Homologous temperature

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Homologous temperature expresses the temperature of a material as a fraction of its melting point temperature using the Kelvin scale:

For example, the homologous temperature of lead at room temperature (25 °C) is approximately 0.50 (TH = T/Tmp = 298 K/601 K = 0.50).

Solder (Tmp: 183 °C = 456 K) at 0.85Tmp or 115 °C (= 388 K), would thus be expected to have comparable properties to copper (Tmp: 1085 °C = 1358 K) at 0.85Tmp or 881 °C (= 1154 K).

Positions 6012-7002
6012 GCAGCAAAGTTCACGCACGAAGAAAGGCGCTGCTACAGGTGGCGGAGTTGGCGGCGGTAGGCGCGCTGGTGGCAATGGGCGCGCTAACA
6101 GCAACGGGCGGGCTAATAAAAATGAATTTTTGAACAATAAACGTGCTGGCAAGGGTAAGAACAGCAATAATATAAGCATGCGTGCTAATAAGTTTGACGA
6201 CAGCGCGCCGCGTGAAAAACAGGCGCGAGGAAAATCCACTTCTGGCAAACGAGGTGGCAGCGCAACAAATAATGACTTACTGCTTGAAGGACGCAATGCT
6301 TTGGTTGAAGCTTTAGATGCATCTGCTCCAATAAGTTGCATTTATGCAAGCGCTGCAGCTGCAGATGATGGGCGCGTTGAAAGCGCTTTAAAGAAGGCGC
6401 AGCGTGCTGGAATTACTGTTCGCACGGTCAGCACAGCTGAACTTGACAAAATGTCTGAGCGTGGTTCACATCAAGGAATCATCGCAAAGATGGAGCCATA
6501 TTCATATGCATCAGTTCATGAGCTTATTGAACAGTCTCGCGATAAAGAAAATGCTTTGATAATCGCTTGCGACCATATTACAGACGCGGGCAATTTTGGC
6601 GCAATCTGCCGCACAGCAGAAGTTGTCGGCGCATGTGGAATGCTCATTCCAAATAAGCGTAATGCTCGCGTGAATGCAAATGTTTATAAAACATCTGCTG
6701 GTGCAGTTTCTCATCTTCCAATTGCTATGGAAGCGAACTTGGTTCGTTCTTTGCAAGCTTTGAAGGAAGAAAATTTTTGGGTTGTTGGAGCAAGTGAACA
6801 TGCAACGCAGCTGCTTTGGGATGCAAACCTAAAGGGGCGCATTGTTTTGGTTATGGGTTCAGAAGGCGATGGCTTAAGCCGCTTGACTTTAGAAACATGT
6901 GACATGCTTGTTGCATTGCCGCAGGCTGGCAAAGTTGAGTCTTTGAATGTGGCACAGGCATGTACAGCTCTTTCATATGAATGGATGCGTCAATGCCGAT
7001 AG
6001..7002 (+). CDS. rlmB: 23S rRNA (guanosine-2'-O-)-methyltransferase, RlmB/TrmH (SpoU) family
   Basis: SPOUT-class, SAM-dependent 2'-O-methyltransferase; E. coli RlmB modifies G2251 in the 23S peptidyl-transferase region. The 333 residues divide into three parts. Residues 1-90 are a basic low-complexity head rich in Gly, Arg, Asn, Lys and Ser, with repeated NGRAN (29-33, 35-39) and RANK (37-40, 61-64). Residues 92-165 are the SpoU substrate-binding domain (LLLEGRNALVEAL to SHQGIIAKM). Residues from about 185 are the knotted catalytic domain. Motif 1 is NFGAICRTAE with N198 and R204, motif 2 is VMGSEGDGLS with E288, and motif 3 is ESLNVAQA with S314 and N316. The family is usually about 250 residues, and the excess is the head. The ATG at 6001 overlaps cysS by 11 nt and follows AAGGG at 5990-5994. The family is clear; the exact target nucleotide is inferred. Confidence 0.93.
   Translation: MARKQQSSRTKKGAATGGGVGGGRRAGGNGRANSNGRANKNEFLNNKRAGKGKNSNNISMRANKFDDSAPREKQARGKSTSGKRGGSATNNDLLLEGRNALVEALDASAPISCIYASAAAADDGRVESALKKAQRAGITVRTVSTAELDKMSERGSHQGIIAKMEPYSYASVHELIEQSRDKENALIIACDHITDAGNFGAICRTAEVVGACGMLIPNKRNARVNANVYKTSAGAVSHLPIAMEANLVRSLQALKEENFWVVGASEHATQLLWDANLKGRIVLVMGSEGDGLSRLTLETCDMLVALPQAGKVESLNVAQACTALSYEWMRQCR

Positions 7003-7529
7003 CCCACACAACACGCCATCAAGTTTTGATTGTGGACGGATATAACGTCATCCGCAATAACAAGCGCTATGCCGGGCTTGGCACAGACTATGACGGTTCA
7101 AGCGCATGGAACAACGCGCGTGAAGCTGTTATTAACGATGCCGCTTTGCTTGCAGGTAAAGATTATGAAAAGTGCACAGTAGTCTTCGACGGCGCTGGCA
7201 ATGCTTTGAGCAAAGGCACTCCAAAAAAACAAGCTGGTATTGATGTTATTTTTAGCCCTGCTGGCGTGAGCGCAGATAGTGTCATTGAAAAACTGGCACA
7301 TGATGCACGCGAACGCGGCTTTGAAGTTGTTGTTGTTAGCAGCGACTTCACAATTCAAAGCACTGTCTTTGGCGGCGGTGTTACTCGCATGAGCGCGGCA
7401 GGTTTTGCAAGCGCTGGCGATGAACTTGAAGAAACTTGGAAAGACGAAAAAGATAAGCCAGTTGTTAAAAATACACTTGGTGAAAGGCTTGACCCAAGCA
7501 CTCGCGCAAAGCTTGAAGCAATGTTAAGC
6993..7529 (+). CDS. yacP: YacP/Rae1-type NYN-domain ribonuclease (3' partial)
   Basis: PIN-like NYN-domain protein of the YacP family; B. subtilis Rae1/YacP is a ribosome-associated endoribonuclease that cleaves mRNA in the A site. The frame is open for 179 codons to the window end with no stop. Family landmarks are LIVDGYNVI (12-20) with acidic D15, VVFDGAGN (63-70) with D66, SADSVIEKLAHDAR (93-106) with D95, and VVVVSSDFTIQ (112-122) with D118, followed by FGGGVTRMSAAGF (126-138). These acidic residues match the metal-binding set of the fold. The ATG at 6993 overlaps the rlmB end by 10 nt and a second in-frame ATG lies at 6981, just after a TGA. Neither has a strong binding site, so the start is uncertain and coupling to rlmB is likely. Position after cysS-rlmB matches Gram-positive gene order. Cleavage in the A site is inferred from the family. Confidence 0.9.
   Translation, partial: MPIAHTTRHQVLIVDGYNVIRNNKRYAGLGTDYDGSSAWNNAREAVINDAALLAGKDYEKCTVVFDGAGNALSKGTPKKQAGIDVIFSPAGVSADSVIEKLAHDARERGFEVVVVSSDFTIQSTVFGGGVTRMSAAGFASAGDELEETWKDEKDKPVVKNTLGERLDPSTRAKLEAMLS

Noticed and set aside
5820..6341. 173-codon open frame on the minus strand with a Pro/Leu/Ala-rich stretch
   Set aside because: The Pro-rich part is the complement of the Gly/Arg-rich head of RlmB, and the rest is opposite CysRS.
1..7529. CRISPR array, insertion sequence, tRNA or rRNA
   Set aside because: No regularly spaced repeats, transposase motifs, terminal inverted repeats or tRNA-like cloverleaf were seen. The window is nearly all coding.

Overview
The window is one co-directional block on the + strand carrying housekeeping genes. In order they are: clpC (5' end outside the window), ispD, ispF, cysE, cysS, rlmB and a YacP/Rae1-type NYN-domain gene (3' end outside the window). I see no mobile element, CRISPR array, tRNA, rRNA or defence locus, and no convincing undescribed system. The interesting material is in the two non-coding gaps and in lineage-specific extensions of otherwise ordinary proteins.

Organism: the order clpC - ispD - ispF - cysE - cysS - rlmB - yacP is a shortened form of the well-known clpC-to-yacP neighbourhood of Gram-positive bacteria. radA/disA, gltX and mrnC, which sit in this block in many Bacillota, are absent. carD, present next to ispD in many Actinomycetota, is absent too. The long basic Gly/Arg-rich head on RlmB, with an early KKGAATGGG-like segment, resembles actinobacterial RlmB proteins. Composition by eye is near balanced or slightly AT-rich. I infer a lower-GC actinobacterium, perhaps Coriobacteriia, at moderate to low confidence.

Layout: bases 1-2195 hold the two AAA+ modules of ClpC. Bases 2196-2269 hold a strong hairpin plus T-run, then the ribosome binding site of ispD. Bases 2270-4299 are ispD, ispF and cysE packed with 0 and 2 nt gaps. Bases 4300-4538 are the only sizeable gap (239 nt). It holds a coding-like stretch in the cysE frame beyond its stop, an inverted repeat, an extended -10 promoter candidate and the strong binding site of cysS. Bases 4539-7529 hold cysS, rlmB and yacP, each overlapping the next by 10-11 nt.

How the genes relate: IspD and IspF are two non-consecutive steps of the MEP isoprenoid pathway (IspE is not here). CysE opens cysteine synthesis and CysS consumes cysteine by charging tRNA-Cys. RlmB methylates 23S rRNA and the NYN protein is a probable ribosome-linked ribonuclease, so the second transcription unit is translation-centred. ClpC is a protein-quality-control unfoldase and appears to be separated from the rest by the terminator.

In electronics applications, where circuits typically operate over a −55 °C to +125 °C range, eutectic tin-lead (Sn63) solder is working at 0.48Tmp to 0.87Tmp. The upper temperature is high relative to the melting point; from this we can deduce that solder will have limited mechanical strength (as a bulk material) and significant creep under stress. This is borne out by its comparatively low values for tensile strength, shear strength and modulus of elasticity. Copper, on the other hand, has a much higher melting point, so foils are working at only 0.16Tmp to 0.29Tmp and their properties are little affected by temperature.